Mads Mikkelsen led the cast of the NBC show as Hannibal Lecter; the story largely serves as a prequel to the novels by Thomas Harris and explore the relationship between Hannibal and the FBI profiler Will Graham. While borrowing elements from the 2006 novel, the series has generally not explored the backstories of the protagonists, instead focusing on the origins of their relationship and how it has affected those around them.
Analyzing the television series, the actor explained how the creative team tried to distinguish his performance from previous ones
In honor of his role in Indiana Jones and the Quadrant of Destiny, Mads Mikkelsen sat down with GQ to describe its most iconic characters. In particular, the actor explained why the writers refused to explore his backstory, believing that the series would become “mundane”:
“We didn’t want him to be a classic psychopath. If so, then we’ll dive into his past, into what happened to him, “Oh, there was something”. It becomes a trivial story that could have been resolved soon, but we didn’t like the idea of figuring out his journey, we just wanted it to be that, and not a classic psychopath. We wanted him to be a man with emotion and empathy, but unlike the show’s protagonist, Will Graham, who is not in control of his empathy, he has too much, Hannibal is in complete control of when to have it and when to give it. They’re like a yin-yang situation, that was the whole idea of the show, that they just revolved around it, and eventually something had to happen, and it did.”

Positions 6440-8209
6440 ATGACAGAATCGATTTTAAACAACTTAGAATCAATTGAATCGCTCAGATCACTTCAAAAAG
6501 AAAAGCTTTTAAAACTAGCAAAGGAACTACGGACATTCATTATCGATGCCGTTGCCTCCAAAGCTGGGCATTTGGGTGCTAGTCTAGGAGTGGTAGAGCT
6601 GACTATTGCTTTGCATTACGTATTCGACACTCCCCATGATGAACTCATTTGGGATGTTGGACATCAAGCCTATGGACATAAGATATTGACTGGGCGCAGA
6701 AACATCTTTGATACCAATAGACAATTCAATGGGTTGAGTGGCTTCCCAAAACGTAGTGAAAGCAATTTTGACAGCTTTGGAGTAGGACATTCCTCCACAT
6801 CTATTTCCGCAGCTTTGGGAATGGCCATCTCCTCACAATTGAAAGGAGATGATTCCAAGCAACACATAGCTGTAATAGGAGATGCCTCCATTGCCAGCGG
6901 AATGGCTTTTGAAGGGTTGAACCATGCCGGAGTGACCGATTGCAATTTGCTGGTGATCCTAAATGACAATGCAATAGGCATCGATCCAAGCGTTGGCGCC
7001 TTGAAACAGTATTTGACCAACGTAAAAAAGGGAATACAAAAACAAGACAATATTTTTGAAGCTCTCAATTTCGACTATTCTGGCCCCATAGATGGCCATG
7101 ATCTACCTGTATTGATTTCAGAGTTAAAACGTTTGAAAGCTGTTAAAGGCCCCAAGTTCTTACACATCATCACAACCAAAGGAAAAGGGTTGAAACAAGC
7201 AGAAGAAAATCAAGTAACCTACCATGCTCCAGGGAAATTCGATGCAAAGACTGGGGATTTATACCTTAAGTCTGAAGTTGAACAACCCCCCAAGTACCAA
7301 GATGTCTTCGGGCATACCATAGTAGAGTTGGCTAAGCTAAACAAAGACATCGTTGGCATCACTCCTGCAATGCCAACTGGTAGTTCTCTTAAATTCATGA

As a note Mikkelsenthe decision to explore the history of Hannibal would have been original, giving the protagonist an emotional rationale for his murders without the deeper psychological themes the original novels were praised for. It also reduces the overall legacy to well-tried tropes of the horror genre, bringing it closer to characters like Freddy Krueger o Jason Voorhees rather than the elevated horror it enjoyed to begin with.
Season 3 would have adapted some elements of Hannibal Rising, especially Lecter’s story, but took a better approach, keeping many details vague, except the confirmation of his sister’s fate, although it’s not clear if it happened in the same way as the prequel novel and film. By restoring the mystique of the character without fully retconning an entire source material, the creator Bryan Fuller proved to be one of the best visionaries behind the adaptation of the novels by Harris.